One set of scans found that lead exposure is linked to production of the brain's white matter—primarily a substance called myelin, which forms an insulating sheath around the connections between neurons. Lead exposure degrades both the formation and structure of myelin, and when this happens, says Kim Dietrich, one of the leaders of the imaging studies, "neurons are not communicating effectively." Put simply, the network connections within the brain become both slower and less coordinated.

A second study found that high exposure to lead during childhood was linked to a permanent loss of gray matter in the prefrontal cortex—a part of the brain associated with aggression control as well as what psychologists call "executive functions": emotional regulation, impulse control, attention, verbal reasoning, and mental flexibility. One way to understand this, says Kim Cecil, another member of the Cincinnati team, is that lead affects precisely the areas of the brain "that make us most human."

So lead is a double whammy: It impairs specific parts of the brain responsible for executive functions and it impairs the communication channels between these parts of the brain. For children like the ones in the Cincinnati study, who were mostly inner-city kids with plenty of strikes against them already, lead exposure was, in Cecil's words, an "additional kick in the gut." And one more thing: Although both sexes are affected by lead, the neurological impact turns out to be greater among boys than girls.


www.motherjones.com...

It's an interesting theory


edit on 21-1-2013 by WaterBottle because: (no reason given)
edit on 21-1-2013 by WaterBottle because: (no reason given)
edit on 21-1-2013 by WaterBottle because: (no reason given)
edit on 21-1-2013 by WaterBottle because: (no reason given)



posted on Jan, 21 2013 @ 02:39 AM
link   
People can be trained, but never tamed.

We are still animals and anyone that forgets that. Is delusional.



posted on Jan, 21 2013 @ 02:44 AM
link   
reply to post by sonnny1
 

i see they avoided mentioning all this 'violence' was GANG related



So if it can be considered a Disease, is it curable?
yes, eliminate the gangs.



posted on Jan, 21 2013 @ 02:51 AM
link   
This documentary claims violence is a disease and the only way to stop iti, is to interrupt it. It catches by one group always having to take revenge for attacks on their gang. So if you don't interrupt it, It will just continue. The interrupters is a great idea, but I believe the problems run much deeper.



posted on Jan, 21 2013 @ 03:05 AM
link   
Now that's really pushing the maximum limits of belief to covering EVERY human behavior not like their own with some diagnosis that can carry a treatment and usually in terms of proper dosage.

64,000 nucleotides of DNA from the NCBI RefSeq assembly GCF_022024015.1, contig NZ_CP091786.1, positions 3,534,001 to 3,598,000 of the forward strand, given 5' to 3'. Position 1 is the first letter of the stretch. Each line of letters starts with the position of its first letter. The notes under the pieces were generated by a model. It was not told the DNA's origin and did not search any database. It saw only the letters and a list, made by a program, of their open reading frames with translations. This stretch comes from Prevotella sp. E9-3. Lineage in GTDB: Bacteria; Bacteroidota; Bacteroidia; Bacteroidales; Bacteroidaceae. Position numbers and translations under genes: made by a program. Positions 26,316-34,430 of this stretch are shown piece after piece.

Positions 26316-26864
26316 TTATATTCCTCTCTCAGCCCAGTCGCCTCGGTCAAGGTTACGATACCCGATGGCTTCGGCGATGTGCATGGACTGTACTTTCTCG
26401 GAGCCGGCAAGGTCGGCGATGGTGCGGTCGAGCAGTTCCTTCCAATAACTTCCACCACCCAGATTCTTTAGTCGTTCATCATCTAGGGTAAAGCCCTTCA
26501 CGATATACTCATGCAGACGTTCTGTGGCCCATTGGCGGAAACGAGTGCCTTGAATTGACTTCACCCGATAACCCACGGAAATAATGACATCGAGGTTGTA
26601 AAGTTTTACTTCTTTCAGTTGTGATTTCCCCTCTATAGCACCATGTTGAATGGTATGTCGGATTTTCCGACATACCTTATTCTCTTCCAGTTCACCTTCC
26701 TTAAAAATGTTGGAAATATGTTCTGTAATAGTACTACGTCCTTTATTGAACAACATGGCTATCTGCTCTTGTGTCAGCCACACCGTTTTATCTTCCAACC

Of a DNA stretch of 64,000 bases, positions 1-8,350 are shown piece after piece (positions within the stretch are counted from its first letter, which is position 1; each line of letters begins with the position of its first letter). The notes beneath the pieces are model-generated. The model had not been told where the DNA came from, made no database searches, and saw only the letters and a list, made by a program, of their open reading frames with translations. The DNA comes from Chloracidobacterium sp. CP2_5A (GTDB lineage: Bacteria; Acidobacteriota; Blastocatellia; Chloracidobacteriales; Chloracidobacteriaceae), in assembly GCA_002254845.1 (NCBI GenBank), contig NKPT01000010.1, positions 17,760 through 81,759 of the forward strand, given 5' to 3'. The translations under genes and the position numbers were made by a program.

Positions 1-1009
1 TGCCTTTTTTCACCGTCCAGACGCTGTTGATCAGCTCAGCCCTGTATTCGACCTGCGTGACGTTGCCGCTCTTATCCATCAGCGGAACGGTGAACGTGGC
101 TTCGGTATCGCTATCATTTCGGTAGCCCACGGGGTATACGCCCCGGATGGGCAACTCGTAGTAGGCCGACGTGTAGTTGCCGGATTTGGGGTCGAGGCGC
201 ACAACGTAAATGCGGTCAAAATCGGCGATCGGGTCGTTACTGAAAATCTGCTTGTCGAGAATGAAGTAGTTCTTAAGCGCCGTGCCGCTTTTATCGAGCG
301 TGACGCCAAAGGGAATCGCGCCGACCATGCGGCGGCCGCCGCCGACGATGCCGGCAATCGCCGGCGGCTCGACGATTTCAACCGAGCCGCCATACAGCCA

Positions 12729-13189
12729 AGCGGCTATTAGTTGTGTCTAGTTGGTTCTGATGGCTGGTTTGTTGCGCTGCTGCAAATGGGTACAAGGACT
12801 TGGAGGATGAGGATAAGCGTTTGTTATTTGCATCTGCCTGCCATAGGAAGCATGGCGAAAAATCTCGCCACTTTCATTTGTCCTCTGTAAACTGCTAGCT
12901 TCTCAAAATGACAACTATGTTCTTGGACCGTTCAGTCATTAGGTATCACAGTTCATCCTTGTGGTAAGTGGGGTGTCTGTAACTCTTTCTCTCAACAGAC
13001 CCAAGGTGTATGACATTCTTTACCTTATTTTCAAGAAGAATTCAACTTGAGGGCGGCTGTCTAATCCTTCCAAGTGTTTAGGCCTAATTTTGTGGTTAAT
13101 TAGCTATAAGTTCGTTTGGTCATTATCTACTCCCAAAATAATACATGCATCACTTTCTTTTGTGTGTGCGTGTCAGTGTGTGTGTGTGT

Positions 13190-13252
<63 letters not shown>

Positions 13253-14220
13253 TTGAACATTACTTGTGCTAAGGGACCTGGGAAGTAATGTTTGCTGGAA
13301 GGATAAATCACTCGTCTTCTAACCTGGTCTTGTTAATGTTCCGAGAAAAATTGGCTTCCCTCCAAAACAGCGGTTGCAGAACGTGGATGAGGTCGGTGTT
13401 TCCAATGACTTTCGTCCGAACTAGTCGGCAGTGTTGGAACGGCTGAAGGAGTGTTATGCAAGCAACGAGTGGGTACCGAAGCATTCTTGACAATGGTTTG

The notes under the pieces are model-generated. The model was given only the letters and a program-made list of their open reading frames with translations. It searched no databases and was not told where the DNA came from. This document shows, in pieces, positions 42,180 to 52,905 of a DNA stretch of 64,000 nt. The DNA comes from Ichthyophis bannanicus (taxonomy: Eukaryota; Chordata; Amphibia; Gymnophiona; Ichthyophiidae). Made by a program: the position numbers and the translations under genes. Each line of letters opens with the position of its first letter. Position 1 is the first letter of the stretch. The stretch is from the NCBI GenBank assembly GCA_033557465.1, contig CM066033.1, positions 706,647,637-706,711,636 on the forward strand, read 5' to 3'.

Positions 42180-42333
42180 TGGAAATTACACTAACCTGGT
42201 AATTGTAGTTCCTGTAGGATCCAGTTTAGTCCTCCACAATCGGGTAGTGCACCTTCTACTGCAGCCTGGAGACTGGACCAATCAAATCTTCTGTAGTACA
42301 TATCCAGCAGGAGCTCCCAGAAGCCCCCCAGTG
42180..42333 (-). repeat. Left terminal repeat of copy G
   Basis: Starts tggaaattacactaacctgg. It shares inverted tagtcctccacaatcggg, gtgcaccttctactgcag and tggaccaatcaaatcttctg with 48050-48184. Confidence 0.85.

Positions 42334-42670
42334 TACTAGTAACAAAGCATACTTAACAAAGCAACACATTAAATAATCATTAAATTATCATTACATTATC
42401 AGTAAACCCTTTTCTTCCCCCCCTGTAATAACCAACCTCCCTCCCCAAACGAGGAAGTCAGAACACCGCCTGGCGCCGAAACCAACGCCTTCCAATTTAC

- I'd said before and strongly believe that the sheer non-stop flood of brutality on television from morning through afternoon/after-school on past prime time and into late night has an effect.

- I think the video games that quite literally teach small unit combat tactics as a necessary skill to become VERY good at them as opposed to just kinda average targets have an impact.

- Above All....The non-stop and near endless back-to-back crisis put to the public in filling 24hr news cycles that start fresh 365 times a year has an impact. If it bleeds, it leads and the more brutal the better. All the while, T-shirt makers pimp hate with slogans like "snitches get stitches" sold in stores.

The mixed messaging kids apparently just come to accept as background noise is staggering.

Having said that? ALL THESE PROBLEMS come down to ONE thing and none of the above are that ONE thing. Outside of TRUE psychiatric illness as the exception, this is SELF-DISCIPLINE as well as anything to use as a base of morality or values to see why doing things the right way matters. Once the first lines are crossed for that reason? Well, now those influences do matter for how BAD the outcome is.

Even someone like Armstrong who was an Honest to God inspiration and used as an example and role model to kids with a lot of challenges to look up to .......turned out to be a 'Made in America' example of the betterment of man through modern chemistry. Nothing as decent as pure hard work and determination ....but then, those are values, and values are the punch line to jokes all too often, eh?

It's only amazing society isn't worse yet ....but nothing that can be banned, taxed or outlawed can fix it. Finding a way to FIND morality again....and empathy..and compassion.. that's all that slows the violence, IMO. That's the hard part.

edit on 21-1-2013 by Wrabbit2000 because: (no reason given)



posted on Jan, 21 2013 @ 03:19 AM
link   

Originally posted by Honor93
reply to post by sonnny1
 

i see they avoided mentioning all this 'violence' was GANG related



So if it can be considered a Disease, is it curable?
yes, eliminate the gangs.


Couldn't the US government be considered a gang??
or any government for that matter?